These streusel-topped, bakery-style low-FODMAP blueberry muffins are made with IBS-friendly vegan ingredients. Fluffy, delicious, and easy on your sensitive digestive system.
IBS and I have a long, ugly history. Over the last eight years, I've done the low-FODMAP elimination diet four times, and I've learned a ton about food, my body (specifically my digestive system), and the way they interact. I have a pretty good idea what foods (and in what quantities) my sensitive digestive system can handle, so I feel amazing pretty much all the time, which is a HUGE difference from how things were in my 20s. It's really pretty cool!
If you've made it this far and are wondering what the hell a FODMAP is... Essentially, certain types of carbohydrates are absorbed improperly in the gut. in people with irritable bowel syndrome, this can cause pain, bloating, and other, um, uncomfortable symptoms. If you're curious to learn more about it, Monash University is a great place to start.
My last major IBS flare started after eating blueberry muffins made from a pretty well-known blogger's recipe. They were SO GOOD it was almost worth the stomach cramps, huge, bloated stomach, and heinous gas. Almost worth it, but not quite.
Well, I guess maybe it was worth it because it inspired me to come up with my own IBS-friendly low-FODMAP blueberry muffins. And these babies are goooooood. So good, you should make them even if you're digestive system is functioning like a well-oiled machine. (Okay, maybe "well-oiled" and "digestive system" shouldn't be in a sentence together. Idk.) 🤷♀️
Enough digestive talk. Let's get to the recipe!
- In addition to being low-FODMAP, these blueberry muffins are egg-free, dairy-free, vegan, and gluten-free.
- The crunchy streusel topping gives them that extra somethin'-somethin' and makes you feel like you bought them from a fancy-pants bakery. (I ❤️ STREUSEL.)
- This recipe does contain oil, which isn't common with my recipes, but I have included ways to make them oil-free if you're not worried about FODMAPs. I make the oil-free version often and they're equally delicious!
- The different flours called for can all be swapped out for a gluten-free all-purpose flour blend, like Bob's Red Mill Gluten Free 1-to-1.
Ingredients and Substitutions
The full recipe is in the recipe card at the end of this post, but here's a quick look at the ingredients you'll need to make these IBS-friendly blueberry muffins and what substitutions I've used successfully. For the full breakdown on the substitutions, see the recipe card.
- blueberries (fresh or frozen)
- oat flour (can sub gluten-free all-purpose flour blend)
- brown rice flour (can sub gluten-free all-purpose flour blend)
- almond flour (can sub gluten-free all-purpose flour blend)
- tapioca starch (can sub gluten-free all-purpose flour blend)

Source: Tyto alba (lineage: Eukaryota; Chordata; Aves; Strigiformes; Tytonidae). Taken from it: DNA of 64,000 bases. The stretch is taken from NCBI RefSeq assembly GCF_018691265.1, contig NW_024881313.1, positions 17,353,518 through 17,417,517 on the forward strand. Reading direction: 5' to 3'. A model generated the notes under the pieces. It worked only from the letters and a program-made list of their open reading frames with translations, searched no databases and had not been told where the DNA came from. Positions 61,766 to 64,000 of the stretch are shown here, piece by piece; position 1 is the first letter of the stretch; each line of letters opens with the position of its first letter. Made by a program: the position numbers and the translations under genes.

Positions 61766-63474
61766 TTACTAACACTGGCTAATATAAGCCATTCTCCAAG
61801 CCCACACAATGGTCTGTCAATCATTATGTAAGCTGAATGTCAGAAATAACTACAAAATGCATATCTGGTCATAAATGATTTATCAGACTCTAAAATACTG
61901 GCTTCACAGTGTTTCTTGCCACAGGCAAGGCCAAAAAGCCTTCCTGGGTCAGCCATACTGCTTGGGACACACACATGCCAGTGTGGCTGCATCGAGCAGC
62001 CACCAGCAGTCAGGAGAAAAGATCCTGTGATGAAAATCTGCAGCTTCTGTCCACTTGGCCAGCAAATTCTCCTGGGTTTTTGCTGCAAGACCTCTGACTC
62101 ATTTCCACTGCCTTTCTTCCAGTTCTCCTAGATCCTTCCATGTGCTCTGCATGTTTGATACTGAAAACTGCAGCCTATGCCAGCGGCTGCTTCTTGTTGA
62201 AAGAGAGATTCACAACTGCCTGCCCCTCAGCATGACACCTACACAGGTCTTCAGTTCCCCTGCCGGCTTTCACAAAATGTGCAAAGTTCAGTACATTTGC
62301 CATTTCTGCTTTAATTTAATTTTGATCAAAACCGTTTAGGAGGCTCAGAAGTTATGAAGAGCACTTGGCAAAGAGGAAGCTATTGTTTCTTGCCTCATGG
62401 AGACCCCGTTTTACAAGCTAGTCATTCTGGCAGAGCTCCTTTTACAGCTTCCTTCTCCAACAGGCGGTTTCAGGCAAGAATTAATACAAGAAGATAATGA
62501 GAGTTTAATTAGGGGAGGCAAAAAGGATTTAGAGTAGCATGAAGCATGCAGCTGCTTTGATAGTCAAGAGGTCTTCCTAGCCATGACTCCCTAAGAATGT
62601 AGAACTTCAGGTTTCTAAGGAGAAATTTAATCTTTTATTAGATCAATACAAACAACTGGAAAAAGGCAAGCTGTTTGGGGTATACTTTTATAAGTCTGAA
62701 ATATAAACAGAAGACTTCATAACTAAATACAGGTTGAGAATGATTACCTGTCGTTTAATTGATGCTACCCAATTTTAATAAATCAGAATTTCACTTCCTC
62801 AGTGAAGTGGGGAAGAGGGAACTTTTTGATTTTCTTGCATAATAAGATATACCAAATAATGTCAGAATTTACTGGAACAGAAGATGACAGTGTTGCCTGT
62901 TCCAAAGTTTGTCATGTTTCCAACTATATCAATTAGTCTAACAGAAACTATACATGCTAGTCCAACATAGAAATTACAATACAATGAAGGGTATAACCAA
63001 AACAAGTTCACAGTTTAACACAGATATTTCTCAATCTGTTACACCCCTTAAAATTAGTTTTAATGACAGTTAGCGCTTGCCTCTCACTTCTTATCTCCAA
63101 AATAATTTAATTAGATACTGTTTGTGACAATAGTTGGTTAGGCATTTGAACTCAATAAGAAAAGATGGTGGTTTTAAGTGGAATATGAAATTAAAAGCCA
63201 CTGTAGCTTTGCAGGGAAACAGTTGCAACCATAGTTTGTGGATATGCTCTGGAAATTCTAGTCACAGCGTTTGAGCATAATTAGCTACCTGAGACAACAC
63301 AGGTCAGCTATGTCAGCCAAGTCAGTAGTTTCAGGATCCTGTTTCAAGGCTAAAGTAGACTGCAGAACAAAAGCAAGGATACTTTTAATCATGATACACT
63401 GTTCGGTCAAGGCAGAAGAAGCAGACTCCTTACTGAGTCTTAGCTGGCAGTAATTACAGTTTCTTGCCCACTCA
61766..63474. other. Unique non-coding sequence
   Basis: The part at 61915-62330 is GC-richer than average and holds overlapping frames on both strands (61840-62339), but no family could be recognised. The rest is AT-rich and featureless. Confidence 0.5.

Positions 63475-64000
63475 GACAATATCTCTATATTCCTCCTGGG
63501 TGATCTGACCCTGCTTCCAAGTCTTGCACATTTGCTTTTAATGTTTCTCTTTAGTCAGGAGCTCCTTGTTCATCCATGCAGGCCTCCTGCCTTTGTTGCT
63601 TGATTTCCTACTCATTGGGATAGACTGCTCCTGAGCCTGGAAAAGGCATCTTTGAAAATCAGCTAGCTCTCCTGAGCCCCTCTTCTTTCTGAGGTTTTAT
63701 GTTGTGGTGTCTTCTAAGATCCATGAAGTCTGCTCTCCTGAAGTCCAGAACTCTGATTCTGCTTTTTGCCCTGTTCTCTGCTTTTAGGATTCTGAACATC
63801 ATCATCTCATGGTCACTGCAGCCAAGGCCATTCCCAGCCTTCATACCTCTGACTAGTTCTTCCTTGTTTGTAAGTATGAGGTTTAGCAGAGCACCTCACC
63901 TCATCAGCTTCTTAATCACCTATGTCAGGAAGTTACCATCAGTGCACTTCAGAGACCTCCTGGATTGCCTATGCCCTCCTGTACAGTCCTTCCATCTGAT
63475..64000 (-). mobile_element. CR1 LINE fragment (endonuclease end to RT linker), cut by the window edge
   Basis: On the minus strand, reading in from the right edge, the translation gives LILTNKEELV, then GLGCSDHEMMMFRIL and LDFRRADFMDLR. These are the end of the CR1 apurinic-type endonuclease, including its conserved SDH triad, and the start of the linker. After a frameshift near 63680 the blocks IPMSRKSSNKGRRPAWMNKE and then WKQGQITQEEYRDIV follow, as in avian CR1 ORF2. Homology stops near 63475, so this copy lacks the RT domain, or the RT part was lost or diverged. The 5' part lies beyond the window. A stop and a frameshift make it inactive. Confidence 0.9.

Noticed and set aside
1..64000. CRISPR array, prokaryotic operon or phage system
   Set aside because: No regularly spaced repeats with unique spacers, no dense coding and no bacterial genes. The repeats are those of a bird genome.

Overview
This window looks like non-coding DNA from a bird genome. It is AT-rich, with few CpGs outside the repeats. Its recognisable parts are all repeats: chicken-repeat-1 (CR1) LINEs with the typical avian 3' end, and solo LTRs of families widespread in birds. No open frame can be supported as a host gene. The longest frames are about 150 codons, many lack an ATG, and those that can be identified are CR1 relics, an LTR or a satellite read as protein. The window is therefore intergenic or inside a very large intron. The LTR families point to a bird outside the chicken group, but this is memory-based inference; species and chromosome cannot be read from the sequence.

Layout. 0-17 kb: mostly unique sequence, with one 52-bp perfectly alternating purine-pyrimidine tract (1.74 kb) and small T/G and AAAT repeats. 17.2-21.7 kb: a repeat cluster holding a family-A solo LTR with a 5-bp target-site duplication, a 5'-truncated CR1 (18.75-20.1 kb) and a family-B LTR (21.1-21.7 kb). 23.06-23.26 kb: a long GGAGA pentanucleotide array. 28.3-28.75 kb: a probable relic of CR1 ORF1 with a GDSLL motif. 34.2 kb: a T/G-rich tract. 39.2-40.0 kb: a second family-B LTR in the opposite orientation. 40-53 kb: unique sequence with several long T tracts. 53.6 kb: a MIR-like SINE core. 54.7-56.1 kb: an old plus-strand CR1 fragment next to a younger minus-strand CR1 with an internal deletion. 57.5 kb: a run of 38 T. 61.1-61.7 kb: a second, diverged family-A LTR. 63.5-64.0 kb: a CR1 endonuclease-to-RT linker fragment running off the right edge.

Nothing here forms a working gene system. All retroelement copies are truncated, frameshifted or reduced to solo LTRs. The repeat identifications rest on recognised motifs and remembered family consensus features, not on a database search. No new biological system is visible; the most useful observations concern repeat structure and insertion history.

- baking powder to make them rise up nice and fluffy
- a pinch of salt to balance out the sweetness
- ground flax seeds + water to make our flax "egg" and help bind the ingredients
- vegan butter or coconut oil (can sub canned coconut milk, almond butter, applesauce, or a combination if you're not worried about FODMAP amounts)
- coconut sugar for the caramel-like flavor in the streusel (can use brown sugar for a lower-FODMAP version)
- pure maple syrup for subtle, wholesome sweetness
- almond milk (can use the plant milk of your choice if you're not worried about FODMAPs)
- vanilla extract for flavor and fragrance
First, gather all your ingredients, preheat your oven, and grease your muffin tin.
Next, combine your streusel ingredients and mix until it's crumbly.
Give any large blueberries a chop and toss them in the tablespoon of brown rice flour.
Combine your dry ingredients. Combine your wet ingredients.
Pour the wet ingredients into the dry and stir it up. Gently fold in your blueberries.
Now scoop the batter into your muffin tin. Sprinkle the tops with the streusel mix, and pop them in the oven.
Bake the muffins until the tops start to turn golden.
Finally, let the muffins cool in the pan for 10 minutes before removing them from the pan and letting them cool completely.
- Chop your blueberries up if they're large. Smaller pieces will help distribute the blueberries throughout the muffins, instead of having just one big berry here and there.
- Tossing frozen blueberries in flour before folding them into the batter will help prevent them from dying your batter purple, which can sometimes bake into a green color (YAY, SCIENCE! 🤓). The moldy hue doesn't change the taste, but there's just something unappealing about a green blueberry muffin!
- Be sure to follow the instructions for letting the muffins cool. If you don't let them cool enough, they'll be very crumbly, but if you leave them in the pan for too long and don't take them out to finish cooling, they'll stay too moist and sticky. Trust the cooling instructions!
Can I make these oil-free?
Yes! The oil in the streusel can be replaced with either almond butter or canned coconut milk. The oil in the muffins can be replaced with either applesauce or canned coconut milk. See the recipe card for amounts.
Can I freeze these muffins?
Absolutely! Once they're completely cooled, you can wrap individual muffins in plastic wrap to freeze them. When you're ready to reheat one, you can unwrap it and place it in a 250°F oven for 10-15 minutes, checking frequently, until it's warmed through.
Can I use a different kind of flour?
Yes! You can use equal amounts of a gluten-free all-purpose flour blend for the oat flour, brown rice flour, and tapioca starch in this recipe. That would be 1 tablespoon of flour in the streusel, 1 tablespoon for coating the blueberries, and 1 cup + 2 tablespoons for the muffins.
I hope you make these muffins! If you do, I would love to hear what you think. Please gimme some stars and leave a review below.
Do you want to see more vegan low-FODMAP recipes? Let me know in the comments!